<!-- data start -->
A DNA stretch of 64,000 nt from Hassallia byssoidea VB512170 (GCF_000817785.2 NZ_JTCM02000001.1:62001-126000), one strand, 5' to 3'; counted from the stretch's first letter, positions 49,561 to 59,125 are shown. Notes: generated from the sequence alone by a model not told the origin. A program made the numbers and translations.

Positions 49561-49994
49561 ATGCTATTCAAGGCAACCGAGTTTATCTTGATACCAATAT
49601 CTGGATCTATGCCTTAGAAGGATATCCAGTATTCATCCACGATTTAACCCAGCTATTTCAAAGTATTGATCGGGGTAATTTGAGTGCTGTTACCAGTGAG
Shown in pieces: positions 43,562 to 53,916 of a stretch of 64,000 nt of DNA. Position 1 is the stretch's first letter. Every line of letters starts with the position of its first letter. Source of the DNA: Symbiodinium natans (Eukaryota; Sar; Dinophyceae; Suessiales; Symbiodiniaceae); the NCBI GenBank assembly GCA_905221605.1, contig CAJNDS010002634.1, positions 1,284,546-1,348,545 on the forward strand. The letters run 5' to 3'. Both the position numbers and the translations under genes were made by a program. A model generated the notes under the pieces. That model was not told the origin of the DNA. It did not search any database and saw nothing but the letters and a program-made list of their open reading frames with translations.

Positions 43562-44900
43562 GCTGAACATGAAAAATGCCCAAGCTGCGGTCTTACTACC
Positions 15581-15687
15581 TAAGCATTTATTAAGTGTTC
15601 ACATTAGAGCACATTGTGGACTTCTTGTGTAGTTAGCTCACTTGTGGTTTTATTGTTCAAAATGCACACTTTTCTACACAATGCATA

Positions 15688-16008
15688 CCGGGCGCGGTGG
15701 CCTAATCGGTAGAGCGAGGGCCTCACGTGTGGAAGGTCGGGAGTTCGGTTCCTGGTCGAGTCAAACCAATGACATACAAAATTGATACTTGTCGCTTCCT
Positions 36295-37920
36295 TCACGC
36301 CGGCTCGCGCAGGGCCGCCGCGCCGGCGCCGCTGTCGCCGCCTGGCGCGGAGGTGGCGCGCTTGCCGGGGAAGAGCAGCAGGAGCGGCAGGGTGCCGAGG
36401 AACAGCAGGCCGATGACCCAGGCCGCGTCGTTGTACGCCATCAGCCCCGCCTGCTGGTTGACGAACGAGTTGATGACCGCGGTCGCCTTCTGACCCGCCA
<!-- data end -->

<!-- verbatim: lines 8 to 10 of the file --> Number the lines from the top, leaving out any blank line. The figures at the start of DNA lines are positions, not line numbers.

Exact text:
Positions 15581-15687
15581 TAAGCATTTATTAAGTGTTC
15601 ACATTAGAGCACATTGTGGACTTCTTGTGTAGTTAGCTCACTTGTGGTTTTATTGTTCAAAATGCACACTTTTCTACACAATGCATA